When in the scene it seems to

When Baz Luhrmann decided to recreate ‘Romeo and Juliet’ first written by William Shakespeare, he wanted to make it appeal to a younger audience. He managed to do this by modernising the whole play for example by using cars instead of horses and guns instead of swords but he kept the same language of the original play. The film opens with a small television. Screen surrounded in darkness and then the television turns on, and it is a news report being read by a woman.

She is reading out the prologue of the play in news report form. The screen flashes and we see the city of ‘Fair Verona’ and we hear the prologue again but this time it is read by a humble sounding man that we cannot see. We see newspaper heading that read sentences from the prologue such as ‘Star crossed lovers’. This appeals to a young audience immediately because of the television, newspapers and the showing Verona as a big city these are all things that young people can relate to.

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When the introduction is finished and the film starts we immediately see ‘The Montague boys’ who are driving a yellow pickup truck and listening to load rock music, which shows that they are young, and so appeals to younger people. The scene freezes and the words ‘The Montague Boyz’ flashes up on the bottom left of the screen. They pull into a gas station, which is also something to relate to. The driver of the car ‘Benvolio’ steps out and goes to the toilet and whilst he is there the other boys start to terrorise a group of nuns.

A few moments later the ‘Capulet boys’ enter similarly to how the Montague’s did, we meet ‘Abra’. The way the two groups are dressed is very modern which helps to make it interesting for a younger audience. When the two groups spot each other the Montague’s immediately show fear so Abra uses this status to make the others look stupid, He achieves this by lunging at them and showing his teeth. Then one of the Montague boys bites his thumb at Abra, which was in Shakespearian times the worst showing of disrespect, it is also keeping the original story and views of the time.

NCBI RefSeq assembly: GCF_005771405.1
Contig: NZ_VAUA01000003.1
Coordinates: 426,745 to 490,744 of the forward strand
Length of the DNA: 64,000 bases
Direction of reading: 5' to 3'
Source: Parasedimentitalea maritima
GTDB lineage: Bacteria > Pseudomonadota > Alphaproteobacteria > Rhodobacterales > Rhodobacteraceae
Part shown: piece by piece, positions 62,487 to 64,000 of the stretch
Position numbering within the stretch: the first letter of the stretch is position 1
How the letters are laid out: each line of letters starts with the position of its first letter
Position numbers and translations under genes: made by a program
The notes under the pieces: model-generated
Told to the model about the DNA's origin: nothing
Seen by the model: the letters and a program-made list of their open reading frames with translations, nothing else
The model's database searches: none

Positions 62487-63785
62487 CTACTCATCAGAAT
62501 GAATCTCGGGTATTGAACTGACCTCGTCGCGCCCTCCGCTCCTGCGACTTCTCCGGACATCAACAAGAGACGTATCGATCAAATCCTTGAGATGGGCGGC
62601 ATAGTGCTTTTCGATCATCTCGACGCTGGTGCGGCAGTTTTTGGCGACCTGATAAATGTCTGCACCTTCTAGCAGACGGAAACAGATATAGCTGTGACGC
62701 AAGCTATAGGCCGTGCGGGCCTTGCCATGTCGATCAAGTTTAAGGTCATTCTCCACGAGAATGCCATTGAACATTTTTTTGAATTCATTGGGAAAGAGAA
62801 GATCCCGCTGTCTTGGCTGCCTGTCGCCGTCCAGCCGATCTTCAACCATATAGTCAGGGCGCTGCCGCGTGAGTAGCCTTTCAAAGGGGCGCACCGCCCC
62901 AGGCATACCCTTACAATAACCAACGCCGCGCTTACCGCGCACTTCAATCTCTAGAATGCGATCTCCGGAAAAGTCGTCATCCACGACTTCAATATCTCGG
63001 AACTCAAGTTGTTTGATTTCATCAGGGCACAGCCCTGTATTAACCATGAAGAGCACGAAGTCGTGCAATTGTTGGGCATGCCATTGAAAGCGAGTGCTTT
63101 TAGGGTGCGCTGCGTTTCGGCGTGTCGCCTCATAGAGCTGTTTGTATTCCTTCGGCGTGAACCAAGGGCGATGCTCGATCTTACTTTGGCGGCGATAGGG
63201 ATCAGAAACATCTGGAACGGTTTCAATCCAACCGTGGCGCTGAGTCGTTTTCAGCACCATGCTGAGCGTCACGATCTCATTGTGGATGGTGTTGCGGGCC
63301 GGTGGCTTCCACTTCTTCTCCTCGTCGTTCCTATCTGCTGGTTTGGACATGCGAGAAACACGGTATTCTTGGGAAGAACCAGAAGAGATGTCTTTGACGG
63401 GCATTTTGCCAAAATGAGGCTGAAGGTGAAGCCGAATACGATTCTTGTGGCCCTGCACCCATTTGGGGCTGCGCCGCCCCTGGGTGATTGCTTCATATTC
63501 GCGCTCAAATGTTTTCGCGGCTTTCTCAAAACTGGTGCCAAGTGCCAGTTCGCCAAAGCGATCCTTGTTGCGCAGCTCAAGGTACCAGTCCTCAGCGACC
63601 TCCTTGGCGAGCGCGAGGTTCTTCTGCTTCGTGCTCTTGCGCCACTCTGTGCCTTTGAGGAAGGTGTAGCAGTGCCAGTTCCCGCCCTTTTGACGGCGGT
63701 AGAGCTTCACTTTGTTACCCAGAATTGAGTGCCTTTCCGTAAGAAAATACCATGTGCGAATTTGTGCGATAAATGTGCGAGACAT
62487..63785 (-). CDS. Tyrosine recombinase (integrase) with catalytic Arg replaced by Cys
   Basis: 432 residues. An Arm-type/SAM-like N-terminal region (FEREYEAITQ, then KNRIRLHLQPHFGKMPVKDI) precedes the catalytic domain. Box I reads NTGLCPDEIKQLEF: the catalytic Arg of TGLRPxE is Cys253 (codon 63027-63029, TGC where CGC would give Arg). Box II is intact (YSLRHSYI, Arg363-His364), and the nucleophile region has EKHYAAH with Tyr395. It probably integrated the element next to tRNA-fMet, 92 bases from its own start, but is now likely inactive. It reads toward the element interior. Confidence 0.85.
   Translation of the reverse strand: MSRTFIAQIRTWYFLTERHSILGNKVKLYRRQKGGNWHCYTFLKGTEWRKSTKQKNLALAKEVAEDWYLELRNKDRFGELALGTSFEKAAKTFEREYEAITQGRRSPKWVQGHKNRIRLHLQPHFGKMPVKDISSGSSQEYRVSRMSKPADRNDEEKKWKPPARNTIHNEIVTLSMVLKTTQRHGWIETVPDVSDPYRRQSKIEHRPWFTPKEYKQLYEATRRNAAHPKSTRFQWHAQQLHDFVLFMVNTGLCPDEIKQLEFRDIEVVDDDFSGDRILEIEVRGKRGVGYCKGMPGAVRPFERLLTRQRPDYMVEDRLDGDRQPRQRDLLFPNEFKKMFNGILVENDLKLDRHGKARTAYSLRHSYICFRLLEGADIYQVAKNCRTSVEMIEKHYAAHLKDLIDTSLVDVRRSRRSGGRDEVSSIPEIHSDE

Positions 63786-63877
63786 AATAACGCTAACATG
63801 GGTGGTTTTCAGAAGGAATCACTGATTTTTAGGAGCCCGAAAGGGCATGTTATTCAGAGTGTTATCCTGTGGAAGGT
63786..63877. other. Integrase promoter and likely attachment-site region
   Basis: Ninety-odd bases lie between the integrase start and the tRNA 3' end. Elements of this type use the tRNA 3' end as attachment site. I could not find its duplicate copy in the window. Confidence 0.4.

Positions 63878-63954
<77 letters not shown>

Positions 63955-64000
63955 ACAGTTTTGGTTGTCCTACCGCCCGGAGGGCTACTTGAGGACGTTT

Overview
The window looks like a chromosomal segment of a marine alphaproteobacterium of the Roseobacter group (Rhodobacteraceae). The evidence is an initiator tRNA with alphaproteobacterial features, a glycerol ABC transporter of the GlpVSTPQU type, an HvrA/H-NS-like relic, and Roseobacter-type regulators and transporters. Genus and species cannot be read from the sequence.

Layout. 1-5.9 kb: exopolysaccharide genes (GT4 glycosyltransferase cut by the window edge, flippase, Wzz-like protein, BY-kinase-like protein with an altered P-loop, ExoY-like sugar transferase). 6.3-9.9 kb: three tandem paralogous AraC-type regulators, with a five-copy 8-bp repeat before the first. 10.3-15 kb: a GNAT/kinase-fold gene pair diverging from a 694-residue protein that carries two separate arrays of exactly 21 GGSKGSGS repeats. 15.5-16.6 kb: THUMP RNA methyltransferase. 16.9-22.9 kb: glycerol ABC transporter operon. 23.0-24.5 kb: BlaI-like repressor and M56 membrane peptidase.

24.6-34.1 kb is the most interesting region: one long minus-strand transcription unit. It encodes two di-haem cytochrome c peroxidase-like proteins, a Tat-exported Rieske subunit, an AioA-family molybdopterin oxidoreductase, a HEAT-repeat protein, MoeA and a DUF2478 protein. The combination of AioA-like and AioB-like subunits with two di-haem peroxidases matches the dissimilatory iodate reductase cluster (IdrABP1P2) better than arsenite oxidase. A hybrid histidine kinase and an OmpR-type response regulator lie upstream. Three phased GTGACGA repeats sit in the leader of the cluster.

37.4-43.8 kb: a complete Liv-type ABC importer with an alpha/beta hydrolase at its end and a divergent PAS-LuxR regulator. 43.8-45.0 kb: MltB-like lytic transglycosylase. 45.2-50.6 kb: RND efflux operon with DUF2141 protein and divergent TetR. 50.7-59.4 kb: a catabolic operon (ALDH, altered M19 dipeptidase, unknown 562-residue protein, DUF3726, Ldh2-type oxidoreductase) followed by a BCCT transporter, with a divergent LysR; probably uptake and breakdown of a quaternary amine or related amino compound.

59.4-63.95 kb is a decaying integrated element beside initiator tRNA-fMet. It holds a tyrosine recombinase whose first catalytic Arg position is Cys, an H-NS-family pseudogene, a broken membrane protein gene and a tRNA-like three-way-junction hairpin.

This starts a fight and just before guns start to blaze Benvolio runs out and tries to keep the peace. The screen spins around and we can hear the sound of a match lighting, then the match is dropped and a pair of boots crush the match into the ground (all of the sound is amplified). Then the camera pans up and shows a mans face then again the scene freezes and written in the bottom left appears and reads ‘Tybalt Prince Of Cats’. Benvolio asks Tybalt to “Keep the peace! ” But Tybalt replies “Peace?

I hate the word,” then a gunfight happens and a lot of fire is used I think to express anger. ‘Romeo and Juliet’ is very colourful when the Montague’s are in the scene but when the Capulet’s are in the scene it seems to be dark, this is all to do with the costumes. The Montague’s wear bright T-shirts and have dyed hair and drive a yellow car, this shows that they are jokers and not too serious or scary. The Capulet’s wear dark suits, have dark hair and beards and drive a dark coloured car, this shows that they are much more serious and scary.

The shots and camera work in this film are very original and strict to Baz Lurhmann’s style, which is an abstract way of filming. The way the camera spins around and freezes in place to capture attention of the audience is effective. I think that the acting in the film is excellent; all the actors are very natural. And most of the actors are young and new to acting, which would appeal to young audiences. So I think that Baz Lurhmann succeed in making the film appealing to young people and I could tell all this from just the beginning of the film.